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SEITZER v. CITY OF WILLIAMSPORT
March 15, 1996
ALDEN H. SEITZER, Plaintiff
CITY OF WILLIAMSPORT, et al., Defendants
James F. McClure, Jr., United States District Judge
The opinion of the court was delivered by: MCCLURE
Plaintiff Alden H. Seitzer filed this action to recover damages for his dismissal from his civil service position as a paid firefighter for the City of Williamsport (the City). Williamsport Fire Chief Randy Goodbrod terminated plaintiff's employment on November 24, 1993, stating that plaintiff had violated various rules and regulations of the department including, inter alia, policies prohibiting unauthorized communications with the news media.
Plaintiff requested and received a hearing before the Fireman's Civil Service Board (the Board). The Board overruled the action of the fire chief and ordered plaintiff reinstated to his former position effective December 29, 1993. Plaintiff was awarded back pay and any overtime pay he would have received from the date of termination through the date of his reinstatement. Plaintiff remains employed with the department to this day.
Plaintiff asserts claims against the City, Chief Goodbrod, and Williamsport Mayor Philip E. Preziosi. Plaintiff alleges: 1) section 1983
claims under the First Amendment (Counts I through V); 2) claims under Article I, section 7 of the Pennsylvania Constitution for the alleged violation of his right of freedom of speech (Counts VI through X); 3) section 1983 claims for the alleged violation of his right of substantive due process (Counts XI through XV); and 4) a defamation claim based upon the alleged publication of a standing order by defendants describing plaintiff as violence-prone and mentally unstable (Count XVI).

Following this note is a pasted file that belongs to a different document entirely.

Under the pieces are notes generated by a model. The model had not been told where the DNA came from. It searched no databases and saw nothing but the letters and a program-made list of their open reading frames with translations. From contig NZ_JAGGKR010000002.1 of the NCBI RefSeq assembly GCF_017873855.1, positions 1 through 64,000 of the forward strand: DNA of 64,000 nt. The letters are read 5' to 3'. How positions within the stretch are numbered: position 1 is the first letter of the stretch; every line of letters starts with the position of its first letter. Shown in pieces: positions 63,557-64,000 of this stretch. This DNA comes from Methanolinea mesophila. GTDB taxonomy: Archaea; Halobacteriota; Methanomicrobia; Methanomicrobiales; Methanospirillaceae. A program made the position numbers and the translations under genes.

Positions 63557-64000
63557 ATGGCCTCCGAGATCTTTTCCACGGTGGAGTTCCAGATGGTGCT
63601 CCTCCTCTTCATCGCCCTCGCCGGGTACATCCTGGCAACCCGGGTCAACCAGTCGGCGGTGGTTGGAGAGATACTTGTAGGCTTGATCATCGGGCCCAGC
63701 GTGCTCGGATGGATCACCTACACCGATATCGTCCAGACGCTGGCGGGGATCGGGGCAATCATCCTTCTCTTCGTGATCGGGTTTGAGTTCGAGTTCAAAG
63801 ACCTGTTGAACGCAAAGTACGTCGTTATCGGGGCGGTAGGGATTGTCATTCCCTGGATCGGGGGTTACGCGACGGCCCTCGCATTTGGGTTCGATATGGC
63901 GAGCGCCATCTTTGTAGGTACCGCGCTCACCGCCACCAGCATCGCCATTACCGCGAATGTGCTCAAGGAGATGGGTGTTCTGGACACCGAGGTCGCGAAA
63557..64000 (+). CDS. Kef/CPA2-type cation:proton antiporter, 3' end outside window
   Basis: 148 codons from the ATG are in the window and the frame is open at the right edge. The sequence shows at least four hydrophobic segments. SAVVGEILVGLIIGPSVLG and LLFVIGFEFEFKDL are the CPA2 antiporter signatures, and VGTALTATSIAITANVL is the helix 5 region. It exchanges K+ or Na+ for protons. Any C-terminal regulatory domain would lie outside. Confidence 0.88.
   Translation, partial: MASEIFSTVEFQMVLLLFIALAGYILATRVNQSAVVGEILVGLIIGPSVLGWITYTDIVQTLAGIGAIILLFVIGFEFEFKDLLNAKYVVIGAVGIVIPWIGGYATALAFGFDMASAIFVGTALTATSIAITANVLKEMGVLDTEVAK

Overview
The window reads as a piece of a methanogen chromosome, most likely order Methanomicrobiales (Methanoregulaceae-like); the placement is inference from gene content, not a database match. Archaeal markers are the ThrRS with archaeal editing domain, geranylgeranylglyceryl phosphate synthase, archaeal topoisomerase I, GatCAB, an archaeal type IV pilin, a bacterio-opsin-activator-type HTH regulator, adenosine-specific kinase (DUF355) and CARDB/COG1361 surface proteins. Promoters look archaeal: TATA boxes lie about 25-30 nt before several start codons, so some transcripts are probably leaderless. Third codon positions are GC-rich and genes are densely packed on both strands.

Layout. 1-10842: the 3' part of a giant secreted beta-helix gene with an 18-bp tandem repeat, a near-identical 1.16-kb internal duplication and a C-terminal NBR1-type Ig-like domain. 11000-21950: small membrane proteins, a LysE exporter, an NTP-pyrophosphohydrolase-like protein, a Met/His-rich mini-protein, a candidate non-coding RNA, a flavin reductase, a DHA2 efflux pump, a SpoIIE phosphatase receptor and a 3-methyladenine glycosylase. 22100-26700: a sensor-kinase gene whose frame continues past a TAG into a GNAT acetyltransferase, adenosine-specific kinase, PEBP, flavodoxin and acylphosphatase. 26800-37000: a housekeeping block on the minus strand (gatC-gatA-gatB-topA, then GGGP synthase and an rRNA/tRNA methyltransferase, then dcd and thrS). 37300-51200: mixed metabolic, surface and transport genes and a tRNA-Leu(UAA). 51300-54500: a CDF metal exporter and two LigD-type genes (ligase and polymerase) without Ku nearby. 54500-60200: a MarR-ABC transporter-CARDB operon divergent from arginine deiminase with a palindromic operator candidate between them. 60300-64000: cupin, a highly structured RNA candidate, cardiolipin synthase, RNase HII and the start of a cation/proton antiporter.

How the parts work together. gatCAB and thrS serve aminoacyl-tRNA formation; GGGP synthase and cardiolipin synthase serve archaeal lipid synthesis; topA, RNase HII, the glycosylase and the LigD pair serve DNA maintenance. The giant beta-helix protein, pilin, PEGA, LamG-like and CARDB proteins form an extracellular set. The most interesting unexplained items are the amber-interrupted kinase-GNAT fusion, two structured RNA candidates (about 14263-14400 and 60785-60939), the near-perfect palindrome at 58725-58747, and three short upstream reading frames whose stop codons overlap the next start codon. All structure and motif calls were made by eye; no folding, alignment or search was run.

Before the court is plaintiff's motion in limine (record document no. 64). The motion is currently unopposed, although there is before the court an oral motion of defendants, made at the final pretrial conference held February 29, 1996, for leave nunc pro tunc to extend the time for the filing of an opposing brief. Defendants' motion for leave to file a response nunc pro tunc will be denied. Nearly two months have passed since defendants' opposing brief was due.
Defendants have given no convincing reasons for their failure either to file a brief within the fifteen days allotted under the local rules or to seek an extension within that time period. It was not until the court raised the issue at the final pretrial conference that defendants requested leave to file an opposing brief out of time. However, the reasons which follow, we will deny plaintiff's motion in limine.
Proceedings at the state level
Plaintiff moves to preclude defendants from contesting in this action factual issues decided by the Fireman's Civil Service Board. When plaintiff's employment was terminated on November 24, 1993, he was given a memorandum of termination and discharge which alleged that he had violated six departmental rules and regulations by committing seven enumerated acts.
The memorandum charged plaintiff with violating the following departmental rules:
1) failing to "promptly obey and execute...all lawful legitimate orders of a superior officer;"
3) failing to "promptly notify" his "immediate superior officer of all matters coming to...[his] attention which would affect the interest or welfare of the Bureau;"
4) publicly criticizing the Bureau, its policies or other members...when the criticism is defamatory... unlawful or false;
5) conducting himself in a "manner...unbecoming to a member of the Bureau;" and
6) being a party to "malicious gossip or activity which would tend to disrupt Bureau morale or bring discredit to the ...
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